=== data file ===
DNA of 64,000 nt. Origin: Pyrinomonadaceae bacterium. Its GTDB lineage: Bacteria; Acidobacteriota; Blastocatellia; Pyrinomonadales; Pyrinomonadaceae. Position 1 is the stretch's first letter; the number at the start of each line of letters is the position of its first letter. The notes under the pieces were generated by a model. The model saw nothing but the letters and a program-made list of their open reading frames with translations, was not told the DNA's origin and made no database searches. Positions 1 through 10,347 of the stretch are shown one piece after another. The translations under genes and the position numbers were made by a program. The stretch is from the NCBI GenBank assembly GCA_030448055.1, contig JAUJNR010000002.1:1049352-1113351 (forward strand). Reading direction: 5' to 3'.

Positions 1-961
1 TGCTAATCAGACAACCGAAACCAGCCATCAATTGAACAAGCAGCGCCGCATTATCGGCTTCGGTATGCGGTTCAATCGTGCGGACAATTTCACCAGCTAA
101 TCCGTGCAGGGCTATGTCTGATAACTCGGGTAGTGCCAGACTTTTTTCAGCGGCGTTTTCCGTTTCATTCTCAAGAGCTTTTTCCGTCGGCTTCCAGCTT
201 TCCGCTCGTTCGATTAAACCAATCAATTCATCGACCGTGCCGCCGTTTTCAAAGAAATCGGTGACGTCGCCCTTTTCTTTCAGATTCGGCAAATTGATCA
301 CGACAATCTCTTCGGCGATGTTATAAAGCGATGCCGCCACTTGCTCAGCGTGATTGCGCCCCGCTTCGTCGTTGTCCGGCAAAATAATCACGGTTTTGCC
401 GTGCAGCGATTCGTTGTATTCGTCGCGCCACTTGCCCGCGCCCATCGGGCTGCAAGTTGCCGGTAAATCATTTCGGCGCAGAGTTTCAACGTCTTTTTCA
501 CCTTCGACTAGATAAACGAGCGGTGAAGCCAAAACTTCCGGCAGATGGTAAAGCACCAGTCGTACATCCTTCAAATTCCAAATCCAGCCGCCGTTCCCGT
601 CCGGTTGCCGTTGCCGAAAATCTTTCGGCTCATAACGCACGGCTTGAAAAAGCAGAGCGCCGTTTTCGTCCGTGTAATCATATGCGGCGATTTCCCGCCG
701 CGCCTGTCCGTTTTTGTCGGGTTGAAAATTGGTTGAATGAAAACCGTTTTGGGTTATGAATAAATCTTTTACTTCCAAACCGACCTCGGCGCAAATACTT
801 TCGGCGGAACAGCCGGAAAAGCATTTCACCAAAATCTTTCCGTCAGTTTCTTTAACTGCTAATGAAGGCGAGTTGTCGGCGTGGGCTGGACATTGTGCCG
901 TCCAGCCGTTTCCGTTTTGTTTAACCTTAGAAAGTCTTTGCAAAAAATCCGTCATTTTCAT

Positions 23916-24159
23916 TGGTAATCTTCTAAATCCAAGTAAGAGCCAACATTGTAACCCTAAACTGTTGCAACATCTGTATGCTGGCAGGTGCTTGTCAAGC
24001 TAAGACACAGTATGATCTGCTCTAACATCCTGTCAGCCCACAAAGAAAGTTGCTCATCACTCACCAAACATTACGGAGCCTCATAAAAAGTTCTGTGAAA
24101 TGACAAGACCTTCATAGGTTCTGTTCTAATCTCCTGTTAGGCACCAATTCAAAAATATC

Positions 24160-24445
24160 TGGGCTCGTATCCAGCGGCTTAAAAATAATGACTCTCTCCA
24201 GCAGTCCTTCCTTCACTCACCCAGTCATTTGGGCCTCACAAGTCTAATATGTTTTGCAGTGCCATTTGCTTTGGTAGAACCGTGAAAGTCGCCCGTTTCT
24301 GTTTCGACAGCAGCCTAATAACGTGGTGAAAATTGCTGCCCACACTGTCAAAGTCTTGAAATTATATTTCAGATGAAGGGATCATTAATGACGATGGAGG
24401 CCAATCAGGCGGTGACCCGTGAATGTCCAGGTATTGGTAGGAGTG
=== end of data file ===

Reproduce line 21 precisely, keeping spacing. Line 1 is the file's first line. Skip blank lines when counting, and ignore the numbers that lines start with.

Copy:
24401 CCAATCAGGCGGTGACCCGTGAATGTCCAGGTATTGGTAGGAGTG